Off-the-shelf options may rule the roost when it comes to mobile enterprise applications used by businesses and their employees. But there's a productive hen with the ability to lay golden eggs that's gaining greater prominence in this market: custom mobile apps that are fully or partially personalized, tailor-made, and paid for by a company to meet its particular business or mission needs.
Custom mobile apps (CMAs) provide firms with a significant opportunity to create a one-of-a-kind, specially designed tool that performs exclusive functions, offers unique solutions-including the improvement of existing workflows and processes-and caters to the company it was built for. By contrast, off-the-shelf mobile apps (OSMAs, also known as pre-built apps companies tie into existing systems), while popular, can't quite offer these same advantages.
OSMAs are best when urgency and immediacy outweigh all other considerations, says Matthew Baier, COO of built.io. "But custom apps are becoming increasingly attractive because they allow you to tailor the application to a specific audience, rather than use a solution that reflects the lowest common denominator across many different user groups and their varying requirements," he says.
This is a big reason why CMAs are in higher demand today. In fact, per a recent CDW survey examining how enterprises use mobile applications, 72% of respondents indicate they plan to continue their investment in CMAs, with 42% planning to do so within the next year. Among other key findings of this poll:
- Although 77% of businesses allow employees to use OSMAs for work, on average a typical company actually uses six OSMAs and five CMAs.
- The greatest benefits of CMAs are increased efficiency (indicated by 46% of respondents), increased productivity (41%), and ability to work remotely (39%).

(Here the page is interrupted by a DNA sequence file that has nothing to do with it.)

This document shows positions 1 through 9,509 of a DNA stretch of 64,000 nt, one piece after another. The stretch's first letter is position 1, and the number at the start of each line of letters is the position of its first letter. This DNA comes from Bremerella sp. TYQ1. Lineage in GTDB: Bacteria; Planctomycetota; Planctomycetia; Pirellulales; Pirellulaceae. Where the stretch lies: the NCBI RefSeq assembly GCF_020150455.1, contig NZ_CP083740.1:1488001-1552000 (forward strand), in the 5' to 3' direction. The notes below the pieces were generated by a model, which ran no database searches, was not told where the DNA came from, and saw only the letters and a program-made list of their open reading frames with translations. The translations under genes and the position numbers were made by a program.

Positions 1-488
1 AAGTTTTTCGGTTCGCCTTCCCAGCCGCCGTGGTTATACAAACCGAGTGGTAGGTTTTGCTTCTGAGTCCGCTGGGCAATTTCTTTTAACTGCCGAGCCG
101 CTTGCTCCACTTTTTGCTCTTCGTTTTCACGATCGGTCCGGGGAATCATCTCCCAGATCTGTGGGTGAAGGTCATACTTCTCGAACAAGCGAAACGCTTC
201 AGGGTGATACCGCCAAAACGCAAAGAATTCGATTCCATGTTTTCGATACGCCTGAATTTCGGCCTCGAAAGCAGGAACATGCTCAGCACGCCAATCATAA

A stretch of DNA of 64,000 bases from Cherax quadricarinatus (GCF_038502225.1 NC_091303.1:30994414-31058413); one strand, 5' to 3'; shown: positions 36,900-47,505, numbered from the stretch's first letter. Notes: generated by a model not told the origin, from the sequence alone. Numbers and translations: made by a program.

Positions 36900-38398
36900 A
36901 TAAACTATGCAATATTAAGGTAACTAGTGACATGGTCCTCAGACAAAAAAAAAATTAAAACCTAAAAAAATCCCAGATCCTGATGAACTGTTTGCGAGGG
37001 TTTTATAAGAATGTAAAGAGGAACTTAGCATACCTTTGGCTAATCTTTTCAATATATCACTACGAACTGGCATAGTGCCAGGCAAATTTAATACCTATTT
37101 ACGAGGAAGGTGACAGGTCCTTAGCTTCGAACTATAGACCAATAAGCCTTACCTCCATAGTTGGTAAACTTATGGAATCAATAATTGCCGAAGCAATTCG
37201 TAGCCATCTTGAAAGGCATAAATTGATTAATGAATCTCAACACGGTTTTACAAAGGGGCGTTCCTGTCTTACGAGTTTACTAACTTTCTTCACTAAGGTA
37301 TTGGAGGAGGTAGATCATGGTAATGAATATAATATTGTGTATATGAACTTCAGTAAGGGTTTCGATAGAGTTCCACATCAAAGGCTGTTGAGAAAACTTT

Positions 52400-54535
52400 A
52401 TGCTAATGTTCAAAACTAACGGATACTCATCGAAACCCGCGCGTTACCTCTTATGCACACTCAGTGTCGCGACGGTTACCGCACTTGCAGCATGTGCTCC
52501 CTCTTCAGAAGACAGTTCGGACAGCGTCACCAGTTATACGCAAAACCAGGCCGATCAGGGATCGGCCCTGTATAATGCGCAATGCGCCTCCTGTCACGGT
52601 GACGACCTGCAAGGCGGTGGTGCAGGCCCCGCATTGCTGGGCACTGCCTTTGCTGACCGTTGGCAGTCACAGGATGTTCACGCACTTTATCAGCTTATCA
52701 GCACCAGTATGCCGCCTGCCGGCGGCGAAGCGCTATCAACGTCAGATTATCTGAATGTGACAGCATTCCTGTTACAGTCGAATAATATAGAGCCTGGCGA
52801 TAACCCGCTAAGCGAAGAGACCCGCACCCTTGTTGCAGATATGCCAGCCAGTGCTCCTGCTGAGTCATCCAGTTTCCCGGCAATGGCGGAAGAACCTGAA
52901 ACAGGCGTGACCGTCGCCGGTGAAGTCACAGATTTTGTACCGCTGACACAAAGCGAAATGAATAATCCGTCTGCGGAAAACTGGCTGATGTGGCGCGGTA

- Companies primarily use CMAs to support communications (36%), sales support (35% ), and data access (34%) and to drive competitive advantage (25%).
Andrea Bradshaw, vice president and general manager of mobility solutions for CDW, says mobile apps that are customized to the particular needs of the business offer distinct advantages.
"The benefits really come with re-working processes and workflows, which creates an opportunity to impact the customer experience," says Bradshaw. "These types of changes are return-on-investment drivers."
In addition to simplifying work tasks and communication, regardless of where employees are located-thereby increasing productivity and collaboration-CMAs "can also help organizations connect with partners and customers in new and different ways to create an advantage over the competition," Bradshaw adds.
However, CMAs can present challenges for businesses that aren't properly prepared. For example, many organizations assume "custom" means "built from scratch"-with the downside being that they maximize cost, risk, and length of the project and minimize how far their budgets will stretch.
"Don't reinvent the wheel. There's no need to build a mobile stack from scratch to create a custom app-it takes forever, it's not particularly exciting, it's complex, and you need a whole team of backend specialists," says Baier. "The alternative is to leverage a mobile platform and proven mobile backend as a service solution to fast-track mobile app development, which typically improves not just time-to-market but also the quality of the final application."
Additionally, businesses eager to pursue the CMA route should follow a strategic road map that helps you understand the short- and long-term goals of the app.
"The key is not building an app but rather understanding what the app must do and what data is needed to positively impact the organization. Also, user engagement is critical to success, as users expect mobile apps to be easy to use and intuitive," Matthew Barksdale, president of Engage Mobile Solutions, says.
To ensure better user engagement, it's important to gather input from all potential users of the app, too, including employees.
"Make sure you detail every aspect of the app down to the smallest detail. This will save your coders any future headaches and prevent recoding," says Allen Rubin, owner of The Phone App Company. "Also, make sure your development firm isn't a ‘yes sir' company that will do what you say without thinking about the business model and relaying to you the potential issues and relevant options."
(Image courtesy of Shutterstock.)